Charlie Heaton on Growth, Improvisation, and the Closing of Stranger Things
Riddle me this, readers: how does a kid from Leeds go on to star in a blockbuster Netflix series, lead a Marvel spinoff movie, and establish himself as an indie darling, all before the age of 28? Just ask Charlie Heaton, the Stranger Things star who’s cracked the code. Even over Zoom from his London flat, Heaton telegraphs a certain cool humility. He enjoys the perks that come with ascendant stardom, but he’s grateful for it all. “I mean, look,” he says, “[fame] has a lot of positives and luxuries. The places you get to go, the travelling. It is amazing.” Perhaps he’s able to view the whole Hollywood thing from a healthy remove because, to get to where he’s going, he remembers where he’s been.
As a boy, Heaton acted in school productions and youth theatre, but he never saw a future in it. “I never thought [acting] was a thing that you could do past that,” he says. He pursued music instead, playing gigs around London and back home in Leeds (and once in Toronto at the Silver Dollar Room, the famed venue just north of Chinatown that closed for remodelling in 2017). “It seemed more viable,” he recalls. “You need an army to make a movie. You only need like four people [for a band], and you don’t have to be that good!”
But after making inroads with an American casting director and an agent, he used his meager savings from acting in commercials to buy a ticket to Los Angeles. “I literally thought I was going to go to L.A., just have a good time, and come back in two months.” Heaton was bunking in a hostel — his big break this was not, he thought. But then he booked a role in a movie. And then another one. And then came the role of Jonathan Byers, the brooding, heroic older brother of Will Byers in Stranger Things, the sci-fi juggernaut that established Netflix as a streaming innovator and Heaton as a bright young talent with a rocker’s insouciance and an artist’s soulfulness.
Heaton’s ethereal allure (and his uniquely expressive face) has kept him from being pigeonholed. He’s as believable playing a young actor in 1980s London (2021’s The Souvenir II) as he is playing a modern-day mutant (2020’s The New Mutants). “I never went to a drama school. I never got the chance to play around. My chance to play is when I’m filming, which can be scary.”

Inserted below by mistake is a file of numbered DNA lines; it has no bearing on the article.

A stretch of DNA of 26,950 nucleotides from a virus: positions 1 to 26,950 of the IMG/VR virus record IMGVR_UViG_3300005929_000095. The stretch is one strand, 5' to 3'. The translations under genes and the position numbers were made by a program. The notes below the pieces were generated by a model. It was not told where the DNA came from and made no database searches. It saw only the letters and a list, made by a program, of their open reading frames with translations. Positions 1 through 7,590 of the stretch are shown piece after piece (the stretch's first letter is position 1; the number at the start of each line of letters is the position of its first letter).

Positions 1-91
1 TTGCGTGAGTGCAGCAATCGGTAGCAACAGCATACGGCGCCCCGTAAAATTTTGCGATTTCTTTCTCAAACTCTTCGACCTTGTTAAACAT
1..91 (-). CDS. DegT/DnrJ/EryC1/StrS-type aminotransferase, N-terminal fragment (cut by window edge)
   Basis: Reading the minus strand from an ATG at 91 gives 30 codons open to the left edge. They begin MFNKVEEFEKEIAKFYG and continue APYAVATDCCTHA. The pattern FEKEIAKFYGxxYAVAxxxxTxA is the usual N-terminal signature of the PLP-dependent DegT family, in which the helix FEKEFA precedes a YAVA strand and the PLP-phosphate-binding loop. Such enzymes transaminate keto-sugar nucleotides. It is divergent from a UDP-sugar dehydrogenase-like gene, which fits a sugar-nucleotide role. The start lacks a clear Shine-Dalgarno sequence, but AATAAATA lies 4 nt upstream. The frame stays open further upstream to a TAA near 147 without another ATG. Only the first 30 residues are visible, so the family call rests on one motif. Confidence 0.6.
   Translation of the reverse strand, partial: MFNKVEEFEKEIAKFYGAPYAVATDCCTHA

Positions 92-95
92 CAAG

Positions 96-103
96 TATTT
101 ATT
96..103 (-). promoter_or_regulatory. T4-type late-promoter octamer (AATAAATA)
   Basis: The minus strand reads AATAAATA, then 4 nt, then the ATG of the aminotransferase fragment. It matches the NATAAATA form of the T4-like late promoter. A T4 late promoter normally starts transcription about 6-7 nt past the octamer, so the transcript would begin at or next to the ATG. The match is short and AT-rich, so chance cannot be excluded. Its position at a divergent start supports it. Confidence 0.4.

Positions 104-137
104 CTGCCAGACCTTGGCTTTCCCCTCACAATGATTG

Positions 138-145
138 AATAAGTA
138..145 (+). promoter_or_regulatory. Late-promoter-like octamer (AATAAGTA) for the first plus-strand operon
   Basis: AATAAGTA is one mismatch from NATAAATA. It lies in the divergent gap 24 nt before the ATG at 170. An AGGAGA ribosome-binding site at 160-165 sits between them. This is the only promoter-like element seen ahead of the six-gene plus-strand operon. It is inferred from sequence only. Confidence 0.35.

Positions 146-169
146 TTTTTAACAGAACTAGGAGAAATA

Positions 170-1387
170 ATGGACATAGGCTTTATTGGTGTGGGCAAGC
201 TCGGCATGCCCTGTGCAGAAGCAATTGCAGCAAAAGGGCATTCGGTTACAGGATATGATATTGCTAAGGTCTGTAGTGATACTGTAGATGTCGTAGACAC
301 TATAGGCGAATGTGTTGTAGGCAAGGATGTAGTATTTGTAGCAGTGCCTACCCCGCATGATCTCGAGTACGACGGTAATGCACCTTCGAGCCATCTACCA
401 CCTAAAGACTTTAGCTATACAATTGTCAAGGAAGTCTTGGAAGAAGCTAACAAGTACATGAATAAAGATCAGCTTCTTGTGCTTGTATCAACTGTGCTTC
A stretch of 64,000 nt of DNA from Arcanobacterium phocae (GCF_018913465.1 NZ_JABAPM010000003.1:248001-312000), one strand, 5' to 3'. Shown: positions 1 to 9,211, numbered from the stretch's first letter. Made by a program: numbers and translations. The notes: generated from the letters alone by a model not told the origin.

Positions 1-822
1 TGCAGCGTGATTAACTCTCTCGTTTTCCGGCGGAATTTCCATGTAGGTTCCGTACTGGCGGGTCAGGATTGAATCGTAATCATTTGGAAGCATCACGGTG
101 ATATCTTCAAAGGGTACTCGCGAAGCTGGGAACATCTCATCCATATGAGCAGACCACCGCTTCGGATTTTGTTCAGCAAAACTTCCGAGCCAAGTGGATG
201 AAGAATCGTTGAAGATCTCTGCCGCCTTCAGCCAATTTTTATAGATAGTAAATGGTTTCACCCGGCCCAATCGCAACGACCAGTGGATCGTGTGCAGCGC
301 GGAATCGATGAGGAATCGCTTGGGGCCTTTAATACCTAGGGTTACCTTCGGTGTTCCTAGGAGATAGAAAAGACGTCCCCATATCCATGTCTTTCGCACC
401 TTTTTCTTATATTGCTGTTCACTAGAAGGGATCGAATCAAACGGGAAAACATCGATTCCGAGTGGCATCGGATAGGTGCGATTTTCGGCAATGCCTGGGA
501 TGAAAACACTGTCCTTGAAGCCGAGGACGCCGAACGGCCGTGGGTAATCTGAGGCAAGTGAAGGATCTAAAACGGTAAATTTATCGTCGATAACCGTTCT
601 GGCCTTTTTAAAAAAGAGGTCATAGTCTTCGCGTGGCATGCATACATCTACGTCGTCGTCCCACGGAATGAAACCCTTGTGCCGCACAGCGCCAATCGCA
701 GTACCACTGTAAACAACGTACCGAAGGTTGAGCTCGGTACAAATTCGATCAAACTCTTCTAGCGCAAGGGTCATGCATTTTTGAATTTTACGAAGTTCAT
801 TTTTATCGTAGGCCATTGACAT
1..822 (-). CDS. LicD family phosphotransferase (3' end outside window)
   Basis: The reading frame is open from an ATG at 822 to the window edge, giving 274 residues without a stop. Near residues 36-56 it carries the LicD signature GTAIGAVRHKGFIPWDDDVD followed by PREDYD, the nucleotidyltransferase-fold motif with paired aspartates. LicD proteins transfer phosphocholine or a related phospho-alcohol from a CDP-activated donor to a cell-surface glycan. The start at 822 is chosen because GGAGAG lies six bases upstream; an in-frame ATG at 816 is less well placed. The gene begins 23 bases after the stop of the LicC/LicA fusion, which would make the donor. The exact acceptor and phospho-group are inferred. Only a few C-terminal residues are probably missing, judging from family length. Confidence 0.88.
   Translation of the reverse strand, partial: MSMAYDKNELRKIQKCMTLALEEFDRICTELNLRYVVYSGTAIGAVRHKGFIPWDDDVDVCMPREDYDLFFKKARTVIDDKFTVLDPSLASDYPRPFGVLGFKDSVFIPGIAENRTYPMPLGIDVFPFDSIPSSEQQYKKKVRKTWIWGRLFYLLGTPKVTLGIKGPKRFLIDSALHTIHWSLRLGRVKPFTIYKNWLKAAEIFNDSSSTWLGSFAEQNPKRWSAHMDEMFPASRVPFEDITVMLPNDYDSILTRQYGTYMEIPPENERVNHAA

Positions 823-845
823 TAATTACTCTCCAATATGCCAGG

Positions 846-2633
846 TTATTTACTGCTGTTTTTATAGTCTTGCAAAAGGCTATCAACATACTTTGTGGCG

Heaton’s lack of formal training means he’s learning as he goes. But it’s freeing; he’s not bound by a method or theory. That came in handy on the set of The Souvenir II: British director Joanna Hogg generally outlines scenes but literally doesn’t stick to the script (because she doesn’t use one). “You kind of turn up and she says, ‘Hey, you’re gonna play Jim and he’s an actor,’” says Heaton. “I literally remember calling my agent the night before my first day, and I was like, ‘Why did you put me in this? I don’t even know what I’m doing!’” The film, however, was a critical sensation.
For Stranger Things, Heaton recently reprised his role in the show’s fourth season. (At a reported $30 million an episode, it’s also the series’s most expensive.) He says its themes this season are the darkest yet. “I think the smart thing about [setting the show in] the ’80s is they’ve got so much source material or ideas to pull from,” says Heaton.
With only the fifth and final season left to go, Heaton is emotional about closing this chapter in his career, which is understandable considering he’s spent the past six years working on Stranger Things. He has, after all, watched the show’s cast of kids, like fellow breakouts Finn Wolfhard and Millie Bobby Brown, grow up on set. Luckily, he received some advice from his famous friends in similar boats, like Game of Thrones’s Maisie Williams. “You know, when you’re in something that’s loved so much, it’s quite a nice experience to have people so engaged,” he says, paraphrasing Williams’s wisdom. “[But on the other hand,] I think you are excited to move on and explore something new.”
When Heaton thinks back to that fateful trip to L.A., he remembers feeling like his dream of being an actor “wasn’t a reality until it was happening.” Well, it really is happening. For Charlie Heaton, the future is wide open.
Photography by Erik Carter / Netflix